I have been searching for articles written about the tragedy that occurred last week in France that offer a more holistic and nuanced understanding of what this means for the world. While the issues are so vast and no piece can do it all, when I read Omid Safi’s piece 9 Points to Remember on the Paris Shooting and Charlie Hebdo posted at the On Being Blog it felt closer to a heart-based approach than any news story I had seen previously.
“So how do we process this horrific news? Let me suggest nine steps: 1) Begin with grief.”
Ah, yes. Instead of jumping to our brains and our “rational side,” can we not mourn the violence that seems so inescapable in our personal and global worlds?
As part of grieving, Safi makes a crucial point:
“We mourn the fact that our children are growing up in a world where violence is so banal. Even yesterday, on the same day of the Paris shootings, there was another terrorist attack in Yemen, one that claimed 37 lives — even though this tragedy did not attract the same level of world attention. There were no statements from presidents about the Yemen attack, no #JeSuisCharlie campaigns for them. Let us grieve, let us mourn, and let us mourn that not all lives seem to be given the same level of worth.”
Ahhh. “Let us mourn that not all lives seem to be given the same level of worth.” What makes the news? Which images are given most airtime? Can we mourn those who ARE given great media coverage, while also mourning those we DON’T know of? Those we know exist out there, but we might not know their names? This question relates to all sorts of conflicts: unlawful arrests and shootings of people of color in the U.S., survivors of sexual assault and domestic violence, religious persecution of all sorts….there are the big names and cases we all know of, and then there are the thousands and thousands more that we don’t know of, but that STILL MATTER.
While he doesn’t discuss it, Safi offers a link to an article in Vox that shows the horrendously offensive images put out by Charlie Hebdo over the years. The Vox article ends with, “But the magazine that withstood so much and offended so many has finally been silenced. Today, visitors to the Charlie Hebdo website find only a single graphic. ‘Je suis Charlie,’ it reads.”
This article makes Safi’s words even more important: “I try to resist the urge to turn the victims into saintly beings, or the shooters into embodiments of evil. We are all imperfect beings, walking contradictions of selfishness and beauty. And sometimes, like the actions of the Kouachi brothers and Mourad, it results in acts of unspeakable atrocity.”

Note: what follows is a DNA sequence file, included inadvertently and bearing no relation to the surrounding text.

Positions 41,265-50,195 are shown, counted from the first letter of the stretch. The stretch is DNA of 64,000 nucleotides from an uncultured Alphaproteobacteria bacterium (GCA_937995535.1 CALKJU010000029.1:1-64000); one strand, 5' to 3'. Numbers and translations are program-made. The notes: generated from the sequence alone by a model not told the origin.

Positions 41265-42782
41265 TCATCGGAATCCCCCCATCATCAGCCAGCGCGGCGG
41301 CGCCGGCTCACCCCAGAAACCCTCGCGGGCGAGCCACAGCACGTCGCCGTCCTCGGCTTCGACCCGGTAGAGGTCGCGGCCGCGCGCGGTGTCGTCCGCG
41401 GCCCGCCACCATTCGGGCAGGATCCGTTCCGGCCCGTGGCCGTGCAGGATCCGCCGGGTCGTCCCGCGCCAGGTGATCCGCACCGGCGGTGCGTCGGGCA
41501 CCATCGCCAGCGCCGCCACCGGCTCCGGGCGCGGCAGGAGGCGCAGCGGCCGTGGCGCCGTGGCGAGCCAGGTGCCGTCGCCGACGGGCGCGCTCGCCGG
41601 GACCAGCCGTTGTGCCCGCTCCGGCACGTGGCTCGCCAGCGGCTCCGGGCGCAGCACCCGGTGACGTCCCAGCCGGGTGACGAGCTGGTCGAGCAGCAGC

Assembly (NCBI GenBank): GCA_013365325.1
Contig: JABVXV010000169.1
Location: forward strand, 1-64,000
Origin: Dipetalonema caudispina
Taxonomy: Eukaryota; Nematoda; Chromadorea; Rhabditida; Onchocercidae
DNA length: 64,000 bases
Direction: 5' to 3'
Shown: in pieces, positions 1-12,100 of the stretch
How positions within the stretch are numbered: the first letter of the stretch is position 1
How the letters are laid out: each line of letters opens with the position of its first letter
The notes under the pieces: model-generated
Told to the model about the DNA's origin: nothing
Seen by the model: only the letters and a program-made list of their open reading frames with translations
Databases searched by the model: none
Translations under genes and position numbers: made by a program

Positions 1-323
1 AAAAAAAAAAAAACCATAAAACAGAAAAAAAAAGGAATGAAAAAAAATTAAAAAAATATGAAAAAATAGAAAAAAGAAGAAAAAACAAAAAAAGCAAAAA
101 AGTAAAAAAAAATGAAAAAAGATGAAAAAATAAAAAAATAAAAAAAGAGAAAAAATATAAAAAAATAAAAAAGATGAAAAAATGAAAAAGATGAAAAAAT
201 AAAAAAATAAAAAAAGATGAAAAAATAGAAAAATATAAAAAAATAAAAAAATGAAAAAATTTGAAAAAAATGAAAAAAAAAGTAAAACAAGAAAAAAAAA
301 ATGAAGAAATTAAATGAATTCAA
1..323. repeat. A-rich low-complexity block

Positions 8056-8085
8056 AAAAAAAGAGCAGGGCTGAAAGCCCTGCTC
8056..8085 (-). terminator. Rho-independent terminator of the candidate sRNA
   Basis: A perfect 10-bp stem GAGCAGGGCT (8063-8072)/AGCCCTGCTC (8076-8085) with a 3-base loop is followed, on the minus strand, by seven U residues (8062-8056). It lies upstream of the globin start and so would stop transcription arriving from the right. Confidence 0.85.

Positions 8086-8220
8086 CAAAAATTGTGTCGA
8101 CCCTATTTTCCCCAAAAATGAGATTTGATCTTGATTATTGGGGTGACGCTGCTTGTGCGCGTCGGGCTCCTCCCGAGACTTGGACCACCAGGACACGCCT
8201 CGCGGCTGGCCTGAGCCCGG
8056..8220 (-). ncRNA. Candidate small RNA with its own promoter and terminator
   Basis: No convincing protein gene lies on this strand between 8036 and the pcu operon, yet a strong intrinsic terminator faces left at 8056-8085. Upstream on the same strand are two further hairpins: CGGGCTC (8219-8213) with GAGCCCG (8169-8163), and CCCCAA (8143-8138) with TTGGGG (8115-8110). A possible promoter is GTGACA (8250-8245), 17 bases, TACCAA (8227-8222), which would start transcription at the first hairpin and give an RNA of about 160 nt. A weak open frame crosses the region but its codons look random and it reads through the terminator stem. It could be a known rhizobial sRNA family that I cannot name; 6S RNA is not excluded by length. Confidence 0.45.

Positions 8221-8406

Later Safi writes, “And as for the shooters, they have done more to demean people’s impression of the religion of the Prophet than the cartoonists in Charlie Hebdo ever did. If the shooters wanted to do something to bring honor to the Prophet, they could begin by actually embodying the manners and ethics of the Prophet. They could start by studying his life and teachings, where they would see that Muhammad actually responded to those who had persecuted him through forgiveness and mercy.”
This is a difficult time to be in the world. It is a difficult time to know what to think, which story to believe, or how to move forward. I think Safi’s 9 steps are very helpful. I think many of the comments on the article are also helpful, such as Maruf Khan’s statement: “There ARE thousands of Muslims in the streets of Paris standing side-by-side with their fellow French people of all other religions mourning and decrying this heinous act. We are all in this together. Muslims are just as much victims of such extremists. In fact majority of the victims of ISIS, Al-Qaeda, Taliban, Al-shabab… have been Muslims.”
Like most things, I feel the need to make the story more, not less, complex, in order to understand it. And while many of the comments on this article are loving, many are angry and hateful and accusatory of other commentators. On one blog post. How many more have been written about this issue? The power of words is fierce. Let us be careful of the words we choose. Let us remember that in Krista Tippett’s interview with Dr. Reza Aslan, Dr. Aslan aptly points out that we would never use the term “The Christian World” without immediately being more specific, and yet the term “The Muslim World” is used all the time. Dr. Aslan writes, “the connotations are that there is something monolithic.” And Islam is anything but monolithic.
Complexity. Complexity. Complexity. Peace for the world. Peace for our inner lives. Peace peace peace.